20 MAY 1955, Page 4

of the most respected mouths in British politics, foreign affairs

this week have continued to be carried on in a climate of universal benevolence. Nowhere was this more apparent than in Vienna, where on Sunday the Austrian treaty was signed by the Foreign Ministers of the occupying powers. What with M. Molotov waving to rain-drenched crowds from the balcony of the Belvedere Palace and actually dining in a public restaurant with only one armed guard in attendance, the cold war is not what it was. The only dissenting note about the Austrian treaty, in fact, came from Western Germany, whose government objects to the clauses dealing with the con- fiscation of German assets in Austria. Elsewhere the agreement was greeted as a happy augury for the Four-Power talks at the summit to which the Russians have now agreed. No time or place has yet been settled, though forecasts of the latter have included Stockholm, Lausanne and Vienna, Mr. Dulles having an aversion to Geneva dating from the last conference there.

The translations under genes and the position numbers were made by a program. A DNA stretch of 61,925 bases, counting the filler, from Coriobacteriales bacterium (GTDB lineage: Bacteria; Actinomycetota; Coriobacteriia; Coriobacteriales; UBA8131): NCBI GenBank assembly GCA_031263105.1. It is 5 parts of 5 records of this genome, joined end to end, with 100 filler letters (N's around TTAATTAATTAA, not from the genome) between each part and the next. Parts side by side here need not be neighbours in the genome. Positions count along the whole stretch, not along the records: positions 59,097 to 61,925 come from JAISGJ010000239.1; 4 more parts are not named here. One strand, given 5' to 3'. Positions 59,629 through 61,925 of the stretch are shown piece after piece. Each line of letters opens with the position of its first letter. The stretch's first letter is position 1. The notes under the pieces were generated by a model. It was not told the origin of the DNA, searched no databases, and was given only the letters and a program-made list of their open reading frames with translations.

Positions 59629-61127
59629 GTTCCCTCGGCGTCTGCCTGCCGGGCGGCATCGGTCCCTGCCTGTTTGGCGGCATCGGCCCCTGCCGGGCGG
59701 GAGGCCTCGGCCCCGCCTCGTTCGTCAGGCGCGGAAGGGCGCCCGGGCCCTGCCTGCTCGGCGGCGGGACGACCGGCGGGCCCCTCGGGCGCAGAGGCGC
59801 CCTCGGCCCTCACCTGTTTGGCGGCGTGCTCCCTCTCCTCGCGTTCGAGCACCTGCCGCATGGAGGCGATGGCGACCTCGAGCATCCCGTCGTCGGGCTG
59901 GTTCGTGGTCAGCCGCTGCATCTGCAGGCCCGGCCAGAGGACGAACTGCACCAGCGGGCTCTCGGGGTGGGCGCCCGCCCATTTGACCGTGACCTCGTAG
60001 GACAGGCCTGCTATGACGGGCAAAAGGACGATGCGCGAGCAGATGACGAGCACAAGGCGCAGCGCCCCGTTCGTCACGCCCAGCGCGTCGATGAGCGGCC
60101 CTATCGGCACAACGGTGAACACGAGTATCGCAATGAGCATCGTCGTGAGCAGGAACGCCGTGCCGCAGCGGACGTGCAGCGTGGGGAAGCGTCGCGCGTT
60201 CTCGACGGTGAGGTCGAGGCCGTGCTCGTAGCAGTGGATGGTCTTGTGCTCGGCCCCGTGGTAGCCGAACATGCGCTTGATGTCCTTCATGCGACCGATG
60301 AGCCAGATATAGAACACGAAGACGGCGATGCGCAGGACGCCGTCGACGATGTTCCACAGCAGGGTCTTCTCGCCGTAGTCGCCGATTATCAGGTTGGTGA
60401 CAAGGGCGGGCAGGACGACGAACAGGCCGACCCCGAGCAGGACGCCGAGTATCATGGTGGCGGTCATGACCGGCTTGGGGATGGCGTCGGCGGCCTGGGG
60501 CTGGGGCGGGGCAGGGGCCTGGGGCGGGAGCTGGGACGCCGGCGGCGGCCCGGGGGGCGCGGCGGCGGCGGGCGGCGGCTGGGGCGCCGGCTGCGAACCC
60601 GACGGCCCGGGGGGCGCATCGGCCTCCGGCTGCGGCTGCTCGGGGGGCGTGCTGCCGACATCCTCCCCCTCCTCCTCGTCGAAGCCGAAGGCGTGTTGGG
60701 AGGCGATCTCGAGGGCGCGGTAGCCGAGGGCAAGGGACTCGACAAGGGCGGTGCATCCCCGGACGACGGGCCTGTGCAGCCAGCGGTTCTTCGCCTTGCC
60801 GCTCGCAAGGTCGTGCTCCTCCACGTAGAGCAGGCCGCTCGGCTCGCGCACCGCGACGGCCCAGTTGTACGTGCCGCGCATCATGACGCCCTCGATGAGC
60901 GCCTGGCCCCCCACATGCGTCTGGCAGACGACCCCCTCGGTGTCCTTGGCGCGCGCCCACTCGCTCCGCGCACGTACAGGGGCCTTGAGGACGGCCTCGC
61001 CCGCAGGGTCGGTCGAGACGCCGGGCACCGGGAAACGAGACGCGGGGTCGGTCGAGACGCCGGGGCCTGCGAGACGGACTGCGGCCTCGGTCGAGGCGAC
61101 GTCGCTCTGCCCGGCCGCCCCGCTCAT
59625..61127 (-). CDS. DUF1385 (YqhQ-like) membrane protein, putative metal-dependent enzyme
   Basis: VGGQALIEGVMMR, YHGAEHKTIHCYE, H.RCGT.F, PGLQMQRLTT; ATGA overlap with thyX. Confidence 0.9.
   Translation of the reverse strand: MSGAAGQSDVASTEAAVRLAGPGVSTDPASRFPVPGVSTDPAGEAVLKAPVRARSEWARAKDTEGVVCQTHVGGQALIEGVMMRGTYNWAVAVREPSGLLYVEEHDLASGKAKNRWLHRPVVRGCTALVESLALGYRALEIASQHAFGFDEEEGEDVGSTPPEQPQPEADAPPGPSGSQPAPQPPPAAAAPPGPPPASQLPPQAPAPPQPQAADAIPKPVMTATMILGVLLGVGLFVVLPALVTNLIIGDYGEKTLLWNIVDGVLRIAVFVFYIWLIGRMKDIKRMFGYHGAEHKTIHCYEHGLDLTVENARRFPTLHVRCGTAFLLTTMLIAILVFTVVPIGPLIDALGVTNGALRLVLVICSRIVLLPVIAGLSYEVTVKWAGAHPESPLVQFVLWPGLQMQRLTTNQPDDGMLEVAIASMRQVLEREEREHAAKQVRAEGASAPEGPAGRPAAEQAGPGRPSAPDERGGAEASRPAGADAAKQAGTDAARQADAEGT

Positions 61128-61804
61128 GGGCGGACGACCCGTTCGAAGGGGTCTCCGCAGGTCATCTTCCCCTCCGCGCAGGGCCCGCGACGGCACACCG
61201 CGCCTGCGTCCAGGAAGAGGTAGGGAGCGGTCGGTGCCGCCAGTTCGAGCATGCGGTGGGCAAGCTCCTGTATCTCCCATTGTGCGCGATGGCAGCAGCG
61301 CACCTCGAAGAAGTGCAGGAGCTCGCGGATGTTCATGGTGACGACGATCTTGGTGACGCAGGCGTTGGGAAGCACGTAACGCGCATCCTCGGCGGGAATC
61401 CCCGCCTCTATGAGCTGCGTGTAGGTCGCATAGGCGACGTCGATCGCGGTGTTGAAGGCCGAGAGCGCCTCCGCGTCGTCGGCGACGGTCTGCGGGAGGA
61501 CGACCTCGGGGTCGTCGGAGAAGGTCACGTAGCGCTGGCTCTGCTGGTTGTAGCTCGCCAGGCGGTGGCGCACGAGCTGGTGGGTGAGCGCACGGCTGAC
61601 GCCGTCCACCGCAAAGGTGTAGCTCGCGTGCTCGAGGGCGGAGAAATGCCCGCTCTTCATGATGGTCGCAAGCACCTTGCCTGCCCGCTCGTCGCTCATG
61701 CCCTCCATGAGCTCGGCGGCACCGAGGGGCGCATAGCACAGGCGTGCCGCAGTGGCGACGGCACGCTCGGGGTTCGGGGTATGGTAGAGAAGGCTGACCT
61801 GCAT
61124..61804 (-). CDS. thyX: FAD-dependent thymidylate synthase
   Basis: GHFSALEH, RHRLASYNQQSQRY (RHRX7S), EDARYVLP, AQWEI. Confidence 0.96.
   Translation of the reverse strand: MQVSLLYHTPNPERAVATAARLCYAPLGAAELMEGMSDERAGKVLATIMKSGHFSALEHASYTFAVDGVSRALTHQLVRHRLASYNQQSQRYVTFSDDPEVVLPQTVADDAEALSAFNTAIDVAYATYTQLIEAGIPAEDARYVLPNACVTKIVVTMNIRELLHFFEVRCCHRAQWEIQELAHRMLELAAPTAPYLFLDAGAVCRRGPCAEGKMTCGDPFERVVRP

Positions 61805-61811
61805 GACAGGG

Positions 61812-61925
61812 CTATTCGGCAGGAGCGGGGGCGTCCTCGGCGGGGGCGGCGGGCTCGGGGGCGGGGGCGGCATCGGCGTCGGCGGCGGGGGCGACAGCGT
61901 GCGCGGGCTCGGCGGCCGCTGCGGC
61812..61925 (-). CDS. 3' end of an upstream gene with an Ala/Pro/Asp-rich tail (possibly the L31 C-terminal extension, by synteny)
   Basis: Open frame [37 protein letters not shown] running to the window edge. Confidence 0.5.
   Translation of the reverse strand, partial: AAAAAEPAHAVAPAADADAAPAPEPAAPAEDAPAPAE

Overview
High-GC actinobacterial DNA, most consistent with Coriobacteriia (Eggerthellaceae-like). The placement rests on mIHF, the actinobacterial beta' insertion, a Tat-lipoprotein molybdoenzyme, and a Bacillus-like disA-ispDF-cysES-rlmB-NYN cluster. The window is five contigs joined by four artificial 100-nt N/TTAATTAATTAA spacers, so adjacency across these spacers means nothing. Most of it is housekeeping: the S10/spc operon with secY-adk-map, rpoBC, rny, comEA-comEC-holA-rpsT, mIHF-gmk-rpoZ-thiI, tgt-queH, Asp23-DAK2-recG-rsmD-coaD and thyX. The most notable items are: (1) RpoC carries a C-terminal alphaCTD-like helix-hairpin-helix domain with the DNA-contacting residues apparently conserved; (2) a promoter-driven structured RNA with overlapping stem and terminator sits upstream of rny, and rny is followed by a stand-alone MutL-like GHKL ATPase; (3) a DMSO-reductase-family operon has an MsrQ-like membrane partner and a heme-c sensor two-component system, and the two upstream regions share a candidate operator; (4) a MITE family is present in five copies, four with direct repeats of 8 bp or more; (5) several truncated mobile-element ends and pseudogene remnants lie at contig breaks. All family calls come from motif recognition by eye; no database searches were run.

However, the Vienna agreement by no means exhausts Russian diplomatic activity this week. At the same time as they were putting forward their new disarmament plan, which was enigmatically described by Mr. Nutting, chief British dele- gate to the London disarmament talks, as 'in many ways an encouraging development,' the Soviet Government were setting up a military organisation in Eastern Europe corresponding to NATO, with Marshal Koniev as Supreme Commander. It may have been this coincidence that led the American press to receive the Soviet plan a little coolly; the New York Times remarked that the concept of control of armament was warped in the suggestions made by the Russians. However, Marshal Bulganin took care in his speech at the Warsaw conference to lay emphasis upon the 'unshakeable Leninist principle of peaceful co-existence of States with different social systems,' a doctrine which, however doubtful theologically, was obvi- ously intended to reassure the West as to the peaceful character of the new military alliances, while President Eisenhower, though warning against over-optimism, added his\own dose of sweetness and light at his press conference last week.